Climate Change and Human Health: Risks and Responses
A. J. McMichael, D. H. Campbell-Lendrum, C. F. Corvalan, K. L. Ebi, A. Githeko, J. D. Scheraga, A. Woodward
World Health Organization, 2003 - 322 pages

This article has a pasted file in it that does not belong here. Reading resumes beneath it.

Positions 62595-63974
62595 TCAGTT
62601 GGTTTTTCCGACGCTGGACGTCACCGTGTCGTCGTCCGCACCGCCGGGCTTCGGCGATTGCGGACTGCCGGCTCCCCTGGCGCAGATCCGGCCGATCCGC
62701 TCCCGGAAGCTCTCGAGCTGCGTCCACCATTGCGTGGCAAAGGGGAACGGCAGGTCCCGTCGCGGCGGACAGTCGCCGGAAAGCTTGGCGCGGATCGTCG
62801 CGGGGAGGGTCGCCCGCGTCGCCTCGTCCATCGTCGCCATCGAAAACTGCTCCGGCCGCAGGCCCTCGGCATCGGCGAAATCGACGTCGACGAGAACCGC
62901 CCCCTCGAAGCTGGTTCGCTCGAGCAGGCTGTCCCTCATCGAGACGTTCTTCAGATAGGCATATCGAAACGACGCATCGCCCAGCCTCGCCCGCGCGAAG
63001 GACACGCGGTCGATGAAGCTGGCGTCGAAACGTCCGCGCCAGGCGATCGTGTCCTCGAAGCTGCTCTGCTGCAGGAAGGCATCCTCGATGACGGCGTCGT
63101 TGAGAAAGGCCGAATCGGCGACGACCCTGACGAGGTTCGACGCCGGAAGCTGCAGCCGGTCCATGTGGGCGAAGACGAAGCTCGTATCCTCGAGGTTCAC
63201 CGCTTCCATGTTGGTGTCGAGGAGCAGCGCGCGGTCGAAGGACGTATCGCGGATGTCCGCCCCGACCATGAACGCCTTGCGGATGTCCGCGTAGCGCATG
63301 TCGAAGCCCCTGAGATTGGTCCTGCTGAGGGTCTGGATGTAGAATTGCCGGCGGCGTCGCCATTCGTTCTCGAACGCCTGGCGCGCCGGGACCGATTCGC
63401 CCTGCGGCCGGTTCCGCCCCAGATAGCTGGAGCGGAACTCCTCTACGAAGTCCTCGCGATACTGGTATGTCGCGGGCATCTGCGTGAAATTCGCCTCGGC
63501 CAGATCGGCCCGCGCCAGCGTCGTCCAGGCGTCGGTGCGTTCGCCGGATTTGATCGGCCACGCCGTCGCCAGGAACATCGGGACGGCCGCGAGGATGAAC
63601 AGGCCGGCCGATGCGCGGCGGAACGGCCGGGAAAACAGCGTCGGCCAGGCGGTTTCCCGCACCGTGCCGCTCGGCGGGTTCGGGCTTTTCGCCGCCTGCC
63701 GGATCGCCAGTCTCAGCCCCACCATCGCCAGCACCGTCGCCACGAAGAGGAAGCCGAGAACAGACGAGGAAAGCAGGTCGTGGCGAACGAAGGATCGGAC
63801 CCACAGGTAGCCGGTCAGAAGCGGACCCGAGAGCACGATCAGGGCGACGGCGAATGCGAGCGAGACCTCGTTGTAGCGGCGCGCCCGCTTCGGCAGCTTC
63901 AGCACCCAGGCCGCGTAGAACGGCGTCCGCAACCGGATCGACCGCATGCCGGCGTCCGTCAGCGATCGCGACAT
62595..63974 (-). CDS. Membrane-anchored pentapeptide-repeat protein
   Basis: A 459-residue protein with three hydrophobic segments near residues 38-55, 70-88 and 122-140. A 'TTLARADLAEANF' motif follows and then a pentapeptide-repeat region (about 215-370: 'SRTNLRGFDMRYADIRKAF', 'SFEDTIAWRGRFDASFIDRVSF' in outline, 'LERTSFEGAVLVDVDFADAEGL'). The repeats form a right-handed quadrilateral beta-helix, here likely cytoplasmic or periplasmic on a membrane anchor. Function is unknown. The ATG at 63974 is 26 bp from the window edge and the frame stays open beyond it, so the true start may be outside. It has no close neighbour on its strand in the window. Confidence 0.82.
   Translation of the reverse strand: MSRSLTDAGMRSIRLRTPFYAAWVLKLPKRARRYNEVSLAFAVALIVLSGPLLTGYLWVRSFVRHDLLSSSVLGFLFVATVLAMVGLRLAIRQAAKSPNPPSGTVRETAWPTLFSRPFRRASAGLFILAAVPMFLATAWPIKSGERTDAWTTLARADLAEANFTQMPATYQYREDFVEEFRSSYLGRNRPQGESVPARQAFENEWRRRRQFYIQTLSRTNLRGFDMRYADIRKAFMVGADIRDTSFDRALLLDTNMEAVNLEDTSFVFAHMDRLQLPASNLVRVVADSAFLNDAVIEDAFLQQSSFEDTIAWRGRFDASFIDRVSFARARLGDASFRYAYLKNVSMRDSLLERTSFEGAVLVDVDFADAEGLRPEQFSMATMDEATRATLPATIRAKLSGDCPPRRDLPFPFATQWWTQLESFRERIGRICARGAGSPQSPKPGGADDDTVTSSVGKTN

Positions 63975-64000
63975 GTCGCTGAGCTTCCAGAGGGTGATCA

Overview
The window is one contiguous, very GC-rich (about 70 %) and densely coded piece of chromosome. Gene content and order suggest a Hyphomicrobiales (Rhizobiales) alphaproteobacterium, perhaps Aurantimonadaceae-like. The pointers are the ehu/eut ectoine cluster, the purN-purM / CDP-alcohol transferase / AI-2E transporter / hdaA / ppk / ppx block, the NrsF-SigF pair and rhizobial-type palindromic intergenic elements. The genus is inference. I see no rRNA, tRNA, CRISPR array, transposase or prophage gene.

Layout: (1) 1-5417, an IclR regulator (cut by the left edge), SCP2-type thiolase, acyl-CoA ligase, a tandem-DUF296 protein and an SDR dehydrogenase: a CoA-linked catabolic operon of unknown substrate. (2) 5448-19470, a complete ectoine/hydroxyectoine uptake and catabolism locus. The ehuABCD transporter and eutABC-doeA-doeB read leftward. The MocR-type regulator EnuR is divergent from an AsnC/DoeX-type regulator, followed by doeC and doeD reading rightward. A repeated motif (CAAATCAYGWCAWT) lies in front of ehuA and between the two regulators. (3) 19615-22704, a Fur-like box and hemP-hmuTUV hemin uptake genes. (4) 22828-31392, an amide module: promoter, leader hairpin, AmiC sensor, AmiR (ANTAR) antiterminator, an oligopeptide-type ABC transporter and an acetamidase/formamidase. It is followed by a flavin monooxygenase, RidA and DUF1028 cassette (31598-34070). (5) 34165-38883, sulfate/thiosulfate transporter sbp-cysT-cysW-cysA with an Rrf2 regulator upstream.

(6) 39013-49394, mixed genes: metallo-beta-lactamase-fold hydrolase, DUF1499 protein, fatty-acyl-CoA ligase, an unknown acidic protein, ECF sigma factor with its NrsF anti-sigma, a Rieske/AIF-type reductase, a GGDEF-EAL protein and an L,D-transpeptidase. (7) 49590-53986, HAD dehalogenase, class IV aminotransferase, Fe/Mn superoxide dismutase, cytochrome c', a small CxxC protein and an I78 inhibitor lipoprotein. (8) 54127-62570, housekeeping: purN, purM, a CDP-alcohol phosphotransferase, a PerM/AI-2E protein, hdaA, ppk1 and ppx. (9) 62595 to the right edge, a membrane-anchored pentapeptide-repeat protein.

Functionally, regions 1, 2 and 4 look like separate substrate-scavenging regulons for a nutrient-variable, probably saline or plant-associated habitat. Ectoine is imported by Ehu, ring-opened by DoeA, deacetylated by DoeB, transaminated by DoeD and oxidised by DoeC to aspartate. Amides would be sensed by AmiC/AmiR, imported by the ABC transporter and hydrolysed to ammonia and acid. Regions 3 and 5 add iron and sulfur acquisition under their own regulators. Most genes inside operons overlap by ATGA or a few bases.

Over the ages, human societies have altered local ecosystems and modified regional climates. Today, the human influence has attained a global scale. This reflects the recent rapid increase in population size, energy consumption, intensity of land use, international trade and travel, and other human activities. These global changes have heightened awareness that the long-term good health of populations depends on the continued stability and functioning of the biosphere's ecological, physical, and socioeconomic systems. The world's climate system is an integral part of the complex of life-supporting processes. Climate and weather have always had a powerful impact on human health and well-being. But like other large natural systems, the global climate system is coming under pressure from human activities. Global climate change is, therefore, a newer challenge to ongoing efforts to protect human health. This volume seeks to describe the context and process of global climate change, its actual or likely impacts on health, and how human societies and their governments should respond, with particular focus on the health sector.
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